The Monroe solar farm in Union County, N.C., a 60-MW facility that came online in March 2017.
Duke Energy Corp. provides the most solar-generated watts per customer of any utility in the southeast United States, an environmental group found, with the region projected to have 15,000 MW of that capacity by 2021.
The company will continue to lead the southeast in the coming years on solar, the Southern Alliance for Clean Energy, or SACE, said in a Feb. 27 report. While the nonprofit recognized some of Duke's peers for their work, SACE also called out three electric organizations for not doing enough on solar.
"The Southeast has tremendous solar potential ... and has been experiencing near exponential solar growth for the last five years," SACE wrote in its assessment. The region currently has 6,000 MW of sun-powered generation, with SACE forecasting 9,000 MW of new solar coming online over the next four years.
Much of that development will be attributed to utility-scale projects and existing contracts, the report said. Despite high customer interest, SACE cautioned, less growth is predicted in the residential and commercial sectors. And in 2021, the group said, less than 3% of companies' retail sales will be tied to solar, a percentage it described as "considerably below levels that could trigger changes in grid operation practices."
In 2017, Duke subsidiaries Duke Energy Progress LLC and Duke Energy Carolinas LLC used solar to source a combined 1,591 watts per customer, or W/C, a metric created by SACE to provide what it described as "an equitable, unbiased comparison of various-sized utilities throughout the southeast."
Georgia Power Co., a Southern Co. subsidiary, followed the two Duke utilities, having a 364 W/C rating. Those three power companies are well above the 2017 southeast average of 208 W/C, SACE's rankings of utility systems with more than 500,000 customers.
While Alabama Power Co., another Southern unit, is currently at the bottom of the ranking with 7 W/C of solar sourcing, SACE projects that by 2021, the company will rise to 279 W/C.
The second-to-last place company in 2017, Santee Cooper, provides only 14 W/C. The state-owned utility, legally known as the South Carolina Public Service Authority, will drop to last in 2021, adding just 20 more W/C.
Santee Cooper, along with the Tennessee Valley Authority and Seminole Electric Cooperative Inc., are the bottom three companies in SACE's 2021 projections, with the environmental group classifying them as "sunblockers" for "sticking with outdated plans with low levels of solar."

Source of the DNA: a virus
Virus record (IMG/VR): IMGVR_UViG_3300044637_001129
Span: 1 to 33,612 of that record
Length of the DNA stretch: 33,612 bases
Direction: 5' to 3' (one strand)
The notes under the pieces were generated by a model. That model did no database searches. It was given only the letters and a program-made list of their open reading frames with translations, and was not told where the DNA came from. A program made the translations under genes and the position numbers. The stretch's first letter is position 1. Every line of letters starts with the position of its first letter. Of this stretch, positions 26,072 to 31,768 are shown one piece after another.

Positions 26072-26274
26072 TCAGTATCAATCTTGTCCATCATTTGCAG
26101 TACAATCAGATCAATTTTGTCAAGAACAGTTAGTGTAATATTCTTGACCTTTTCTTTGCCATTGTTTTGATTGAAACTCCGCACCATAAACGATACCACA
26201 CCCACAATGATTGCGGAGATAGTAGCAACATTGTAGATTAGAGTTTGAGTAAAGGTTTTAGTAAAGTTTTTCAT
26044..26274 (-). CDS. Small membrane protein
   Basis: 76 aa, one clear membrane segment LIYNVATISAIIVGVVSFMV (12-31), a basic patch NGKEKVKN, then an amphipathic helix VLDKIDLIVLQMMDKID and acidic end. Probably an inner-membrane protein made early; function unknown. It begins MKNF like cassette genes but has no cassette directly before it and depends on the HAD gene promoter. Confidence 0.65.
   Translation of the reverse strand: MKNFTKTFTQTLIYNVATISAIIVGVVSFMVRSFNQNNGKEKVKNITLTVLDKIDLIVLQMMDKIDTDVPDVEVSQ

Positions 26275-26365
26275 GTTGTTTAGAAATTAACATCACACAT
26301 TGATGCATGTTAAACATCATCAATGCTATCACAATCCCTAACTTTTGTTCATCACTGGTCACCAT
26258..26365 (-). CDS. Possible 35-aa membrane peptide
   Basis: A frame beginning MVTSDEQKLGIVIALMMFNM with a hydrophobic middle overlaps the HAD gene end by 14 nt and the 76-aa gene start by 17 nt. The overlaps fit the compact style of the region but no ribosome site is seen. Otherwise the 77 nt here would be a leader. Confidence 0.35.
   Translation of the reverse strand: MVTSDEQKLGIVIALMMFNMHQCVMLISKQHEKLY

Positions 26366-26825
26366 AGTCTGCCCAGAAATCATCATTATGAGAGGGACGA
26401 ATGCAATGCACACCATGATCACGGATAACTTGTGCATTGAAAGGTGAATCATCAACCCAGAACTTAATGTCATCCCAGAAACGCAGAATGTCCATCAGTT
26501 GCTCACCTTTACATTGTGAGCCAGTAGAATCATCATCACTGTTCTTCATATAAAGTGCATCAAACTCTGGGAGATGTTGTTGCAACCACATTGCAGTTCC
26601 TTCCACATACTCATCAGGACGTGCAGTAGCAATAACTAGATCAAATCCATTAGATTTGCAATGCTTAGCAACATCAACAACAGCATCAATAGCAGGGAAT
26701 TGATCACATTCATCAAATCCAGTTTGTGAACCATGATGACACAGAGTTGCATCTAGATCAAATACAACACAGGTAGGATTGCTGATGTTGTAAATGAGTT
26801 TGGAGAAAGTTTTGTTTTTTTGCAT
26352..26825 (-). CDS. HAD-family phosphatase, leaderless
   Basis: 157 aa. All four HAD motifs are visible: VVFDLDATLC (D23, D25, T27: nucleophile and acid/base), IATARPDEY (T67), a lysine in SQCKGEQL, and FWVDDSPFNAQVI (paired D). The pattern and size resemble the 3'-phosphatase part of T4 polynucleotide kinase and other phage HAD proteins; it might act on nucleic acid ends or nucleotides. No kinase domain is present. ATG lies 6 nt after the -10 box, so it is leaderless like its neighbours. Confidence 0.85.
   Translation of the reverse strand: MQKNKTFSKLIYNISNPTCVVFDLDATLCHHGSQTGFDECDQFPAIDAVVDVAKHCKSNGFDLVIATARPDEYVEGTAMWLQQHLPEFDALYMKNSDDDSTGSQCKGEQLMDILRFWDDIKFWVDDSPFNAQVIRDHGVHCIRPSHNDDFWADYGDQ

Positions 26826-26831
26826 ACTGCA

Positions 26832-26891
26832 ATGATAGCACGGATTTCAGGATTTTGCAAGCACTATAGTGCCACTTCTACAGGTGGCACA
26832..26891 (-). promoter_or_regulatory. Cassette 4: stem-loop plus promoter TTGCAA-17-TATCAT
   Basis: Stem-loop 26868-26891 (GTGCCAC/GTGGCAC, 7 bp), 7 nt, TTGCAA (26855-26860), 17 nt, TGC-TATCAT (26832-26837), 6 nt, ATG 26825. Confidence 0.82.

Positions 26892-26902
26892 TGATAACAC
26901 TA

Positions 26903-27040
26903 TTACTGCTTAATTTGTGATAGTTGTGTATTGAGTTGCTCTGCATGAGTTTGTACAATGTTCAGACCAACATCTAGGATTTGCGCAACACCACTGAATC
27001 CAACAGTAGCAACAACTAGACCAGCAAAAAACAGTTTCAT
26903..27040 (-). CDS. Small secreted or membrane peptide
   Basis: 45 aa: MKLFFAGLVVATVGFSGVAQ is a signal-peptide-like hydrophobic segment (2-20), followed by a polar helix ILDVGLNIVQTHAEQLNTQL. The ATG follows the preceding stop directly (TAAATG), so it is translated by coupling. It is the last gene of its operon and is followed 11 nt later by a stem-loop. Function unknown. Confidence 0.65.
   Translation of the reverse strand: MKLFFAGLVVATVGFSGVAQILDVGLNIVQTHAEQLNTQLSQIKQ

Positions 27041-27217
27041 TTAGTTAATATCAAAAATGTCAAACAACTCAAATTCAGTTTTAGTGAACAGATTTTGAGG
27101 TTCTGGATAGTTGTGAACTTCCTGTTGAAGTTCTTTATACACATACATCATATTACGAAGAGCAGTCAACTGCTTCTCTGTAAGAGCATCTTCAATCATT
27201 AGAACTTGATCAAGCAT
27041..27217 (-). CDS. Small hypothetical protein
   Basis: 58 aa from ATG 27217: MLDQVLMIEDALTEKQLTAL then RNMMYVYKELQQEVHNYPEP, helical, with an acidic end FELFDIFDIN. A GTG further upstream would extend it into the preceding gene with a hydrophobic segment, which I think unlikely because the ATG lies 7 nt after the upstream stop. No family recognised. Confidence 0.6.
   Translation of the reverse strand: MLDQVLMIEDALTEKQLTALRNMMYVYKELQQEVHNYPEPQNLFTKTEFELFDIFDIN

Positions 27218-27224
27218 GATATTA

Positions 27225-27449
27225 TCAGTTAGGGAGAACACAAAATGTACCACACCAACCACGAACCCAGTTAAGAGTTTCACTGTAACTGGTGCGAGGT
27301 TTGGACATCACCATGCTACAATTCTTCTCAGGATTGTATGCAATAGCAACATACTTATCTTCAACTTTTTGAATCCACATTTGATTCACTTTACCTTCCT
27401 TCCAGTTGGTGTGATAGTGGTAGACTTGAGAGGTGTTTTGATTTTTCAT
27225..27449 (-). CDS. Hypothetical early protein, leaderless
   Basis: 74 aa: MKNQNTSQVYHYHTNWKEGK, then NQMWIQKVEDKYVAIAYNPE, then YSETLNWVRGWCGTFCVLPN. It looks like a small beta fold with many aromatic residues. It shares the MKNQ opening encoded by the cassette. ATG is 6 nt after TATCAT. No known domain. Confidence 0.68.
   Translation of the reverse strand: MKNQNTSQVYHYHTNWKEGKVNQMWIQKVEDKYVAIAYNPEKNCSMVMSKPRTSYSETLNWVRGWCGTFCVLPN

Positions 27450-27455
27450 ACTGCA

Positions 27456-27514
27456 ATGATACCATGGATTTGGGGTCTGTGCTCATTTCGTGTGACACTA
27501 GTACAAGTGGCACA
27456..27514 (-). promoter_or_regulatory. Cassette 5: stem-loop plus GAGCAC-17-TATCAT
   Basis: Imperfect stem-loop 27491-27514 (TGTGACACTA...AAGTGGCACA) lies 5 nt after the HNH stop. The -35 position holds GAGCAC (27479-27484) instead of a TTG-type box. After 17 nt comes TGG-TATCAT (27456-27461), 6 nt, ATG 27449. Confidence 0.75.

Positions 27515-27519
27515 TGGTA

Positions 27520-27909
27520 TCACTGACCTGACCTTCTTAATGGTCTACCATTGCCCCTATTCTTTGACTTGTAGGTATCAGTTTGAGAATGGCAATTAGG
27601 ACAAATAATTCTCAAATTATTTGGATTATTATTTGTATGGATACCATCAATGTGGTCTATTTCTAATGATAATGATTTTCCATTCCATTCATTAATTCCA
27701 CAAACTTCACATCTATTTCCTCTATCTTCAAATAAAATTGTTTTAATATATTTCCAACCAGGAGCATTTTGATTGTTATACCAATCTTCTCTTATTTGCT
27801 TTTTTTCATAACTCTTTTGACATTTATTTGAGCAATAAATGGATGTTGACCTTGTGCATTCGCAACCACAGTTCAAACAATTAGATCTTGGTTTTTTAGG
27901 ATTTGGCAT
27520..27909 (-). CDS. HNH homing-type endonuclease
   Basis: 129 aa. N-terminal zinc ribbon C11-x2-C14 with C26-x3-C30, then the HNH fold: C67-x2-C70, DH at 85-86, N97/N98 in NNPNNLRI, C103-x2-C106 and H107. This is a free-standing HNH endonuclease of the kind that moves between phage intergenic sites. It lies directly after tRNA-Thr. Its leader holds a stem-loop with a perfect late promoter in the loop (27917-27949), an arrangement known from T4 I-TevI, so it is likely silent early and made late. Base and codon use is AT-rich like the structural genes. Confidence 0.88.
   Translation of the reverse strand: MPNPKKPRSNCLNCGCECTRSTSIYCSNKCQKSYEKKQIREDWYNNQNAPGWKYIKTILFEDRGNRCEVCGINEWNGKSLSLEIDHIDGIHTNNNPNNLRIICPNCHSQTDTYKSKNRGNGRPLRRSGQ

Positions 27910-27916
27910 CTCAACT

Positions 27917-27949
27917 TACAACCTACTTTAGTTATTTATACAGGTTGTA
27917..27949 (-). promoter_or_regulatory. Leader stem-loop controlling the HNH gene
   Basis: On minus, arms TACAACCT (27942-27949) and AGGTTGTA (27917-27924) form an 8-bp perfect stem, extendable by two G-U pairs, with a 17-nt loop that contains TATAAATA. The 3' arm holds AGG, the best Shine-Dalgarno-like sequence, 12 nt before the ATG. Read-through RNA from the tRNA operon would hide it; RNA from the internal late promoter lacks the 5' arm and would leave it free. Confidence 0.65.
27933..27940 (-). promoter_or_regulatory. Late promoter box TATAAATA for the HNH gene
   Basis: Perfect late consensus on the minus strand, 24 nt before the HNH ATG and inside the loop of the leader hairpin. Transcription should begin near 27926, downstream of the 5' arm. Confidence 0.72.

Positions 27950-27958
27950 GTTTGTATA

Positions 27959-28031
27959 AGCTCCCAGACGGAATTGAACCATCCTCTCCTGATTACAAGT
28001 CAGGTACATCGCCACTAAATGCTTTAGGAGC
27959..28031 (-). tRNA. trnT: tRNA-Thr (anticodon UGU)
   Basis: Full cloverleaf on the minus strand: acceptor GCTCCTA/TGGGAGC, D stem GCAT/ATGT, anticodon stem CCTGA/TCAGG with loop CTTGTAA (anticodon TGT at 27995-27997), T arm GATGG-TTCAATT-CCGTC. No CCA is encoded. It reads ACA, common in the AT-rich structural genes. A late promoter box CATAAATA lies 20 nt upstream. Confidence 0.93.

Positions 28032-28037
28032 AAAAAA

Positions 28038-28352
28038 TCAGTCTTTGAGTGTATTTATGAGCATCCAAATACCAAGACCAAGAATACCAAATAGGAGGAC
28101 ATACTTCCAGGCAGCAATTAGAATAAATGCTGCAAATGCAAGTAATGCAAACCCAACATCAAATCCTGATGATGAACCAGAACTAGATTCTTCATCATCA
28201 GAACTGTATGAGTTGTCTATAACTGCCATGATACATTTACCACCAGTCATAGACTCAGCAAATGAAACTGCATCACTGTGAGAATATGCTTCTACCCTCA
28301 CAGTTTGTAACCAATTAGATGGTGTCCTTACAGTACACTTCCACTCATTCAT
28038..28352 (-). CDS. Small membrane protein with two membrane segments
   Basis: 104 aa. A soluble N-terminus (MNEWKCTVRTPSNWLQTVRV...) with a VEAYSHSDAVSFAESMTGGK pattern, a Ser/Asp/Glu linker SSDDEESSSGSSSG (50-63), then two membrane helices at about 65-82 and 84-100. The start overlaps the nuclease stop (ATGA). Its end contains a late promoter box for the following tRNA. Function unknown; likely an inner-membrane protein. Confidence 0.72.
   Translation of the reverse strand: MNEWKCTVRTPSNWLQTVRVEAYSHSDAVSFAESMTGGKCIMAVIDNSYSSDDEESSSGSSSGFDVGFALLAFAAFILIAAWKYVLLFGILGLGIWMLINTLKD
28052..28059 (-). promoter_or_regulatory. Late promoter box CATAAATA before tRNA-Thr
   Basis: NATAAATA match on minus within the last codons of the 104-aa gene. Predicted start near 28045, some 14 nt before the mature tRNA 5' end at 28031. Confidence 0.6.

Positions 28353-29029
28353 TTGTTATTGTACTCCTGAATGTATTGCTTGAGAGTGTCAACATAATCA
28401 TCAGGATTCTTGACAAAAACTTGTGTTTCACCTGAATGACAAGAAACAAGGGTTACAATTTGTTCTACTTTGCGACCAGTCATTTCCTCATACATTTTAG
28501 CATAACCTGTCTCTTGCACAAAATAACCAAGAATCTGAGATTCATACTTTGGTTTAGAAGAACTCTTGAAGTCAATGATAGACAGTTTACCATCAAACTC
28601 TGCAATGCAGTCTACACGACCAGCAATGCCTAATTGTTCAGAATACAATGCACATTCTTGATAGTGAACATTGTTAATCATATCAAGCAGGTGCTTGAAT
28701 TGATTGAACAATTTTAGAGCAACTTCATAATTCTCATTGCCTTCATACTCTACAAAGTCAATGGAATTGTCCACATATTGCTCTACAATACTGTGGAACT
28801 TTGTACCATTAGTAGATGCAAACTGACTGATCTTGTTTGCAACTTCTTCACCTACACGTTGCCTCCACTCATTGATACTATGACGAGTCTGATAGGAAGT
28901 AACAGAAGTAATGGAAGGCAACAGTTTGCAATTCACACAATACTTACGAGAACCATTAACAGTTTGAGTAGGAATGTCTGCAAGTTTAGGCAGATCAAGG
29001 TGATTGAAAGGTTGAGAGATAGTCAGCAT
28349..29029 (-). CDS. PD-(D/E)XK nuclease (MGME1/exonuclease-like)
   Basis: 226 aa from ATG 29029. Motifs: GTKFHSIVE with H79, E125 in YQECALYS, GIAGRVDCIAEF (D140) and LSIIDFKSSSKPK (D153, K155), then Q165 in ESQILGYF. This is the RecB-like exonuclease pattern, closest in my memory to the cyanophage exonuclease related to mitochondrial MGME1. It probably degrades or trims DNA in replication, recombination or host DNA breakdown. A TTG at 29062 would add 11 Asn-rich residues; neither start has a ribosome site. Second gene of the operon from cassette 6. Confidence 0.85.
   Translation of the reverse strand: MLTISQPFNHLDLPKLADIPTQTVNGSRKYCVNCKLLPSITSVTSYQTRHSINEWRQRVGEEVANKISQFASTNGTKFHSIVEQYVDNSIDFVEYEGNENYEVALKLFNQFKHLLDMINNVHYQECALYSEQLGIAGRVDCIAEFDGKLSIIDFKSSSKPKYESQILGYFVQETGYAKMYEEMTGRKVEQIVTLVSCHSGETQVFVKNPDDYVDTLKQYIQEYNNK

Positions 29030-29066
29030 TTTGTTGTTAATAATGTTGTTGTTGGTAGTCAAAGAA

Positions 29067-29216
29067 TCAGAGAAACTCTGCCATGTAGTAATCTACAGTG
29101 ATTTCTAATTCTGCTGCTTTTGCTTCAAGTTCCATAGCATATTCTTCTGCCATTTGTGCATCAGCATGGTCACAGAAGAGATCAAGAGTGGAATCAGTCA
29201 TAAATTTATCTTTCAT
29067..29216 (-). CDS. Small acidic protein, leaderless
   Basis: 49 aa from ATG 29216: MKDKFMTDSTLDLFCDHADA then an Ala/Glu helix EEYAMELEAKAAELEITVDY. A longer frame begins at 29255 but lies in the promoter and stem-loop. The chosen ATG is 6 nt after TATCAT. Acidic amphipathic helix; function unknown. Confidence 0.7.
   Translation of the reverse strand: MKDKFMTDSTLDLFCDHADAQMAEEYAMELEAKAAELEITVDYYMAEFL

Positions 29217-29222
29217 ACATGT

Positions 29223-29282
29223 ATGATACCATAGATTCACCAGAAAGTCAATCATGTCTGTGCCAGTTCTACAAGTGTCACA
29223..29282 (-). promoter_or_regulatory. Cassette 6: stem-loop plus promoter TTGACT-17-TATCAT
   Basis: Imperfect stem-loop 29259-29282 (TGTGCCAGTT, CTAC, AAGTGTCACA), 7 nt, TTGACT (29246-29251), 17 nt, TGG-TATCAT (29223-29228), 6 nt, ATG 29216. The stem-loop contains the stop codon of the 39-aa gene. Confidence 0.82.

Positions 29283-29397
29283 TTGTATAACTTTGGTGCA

"These utilities operate in a public policy vacuum," SACE wrote in its report, "and the slow pace of solar reflects outdated thinking with the utilities' management."
SACE said the Tennessee Valley Authority, or TVA, is exhibiting "monopolistic behavior" and "restricting solar choice" in its service territory. "In contrast to other utilities, TVA's commitment to renewable energy is waning," it said.
The government-owned company faced similar claims at a recent board meeting, during which dozens of citizens criticized everything from TVA's energy mix to executives' private aircraft.
President and CEO Bill Johnson made a point to emphasize the agency's $8 billion commitment to renewable energy over the next 20 years, including "testing the market" for 200 MW of solar. TVA has also started soliciting public comment to update its integrated resource plan.
"TVA is not 'anti-renewable,'" spokesman Jim Hopson wrote in an email to S&P Global Market Intelligence. He said the company has nearly 500 MW of solar under contract, with capacity being added to existing facilities and new ones being built.
The difference between TVA and investor-owned utilities like Duke Energy, Hopson explained, is the former's federal mandate to supply power at the lowest feasible cost. "While renewable energy has come down in price considerably over the past ten years, it is often not the lowest cost alternative," he wrote, adding that solar is intermittent and that TVA wants around-the-clock reliability.
Santee Cooper spokeswoman Mollie Gore said in an email that while the utility is not planning to add significant generation of any kind for the foreseeable future, it has enough capacity to last through the mid-2030s if growth projections hold.
Gore added that Santee Cooper has more than 100 MW of solar online or under contract and it was the first utility to put solar power on the South Carolina grid, among other accomplishments.
SACE says the abandonment of the V.C. Summer nuclear plant expansion "has created an opportunity" for project owners Santee Cooper and South Carolina Electric & Gas Co., a SCANA Corp. subsidiary, "to substantially increase solar power resources."
A spokesman for Seminole Electric did not respond to requests for comment.
Seminole Electric, a nonprofit cooperative serving 1.7 million Floridians, has applied to construct two separate combined-cycle units with a total capacity of 1,623 MW. State regulators meet in March to hear Seminole's case for that gas-fired generation.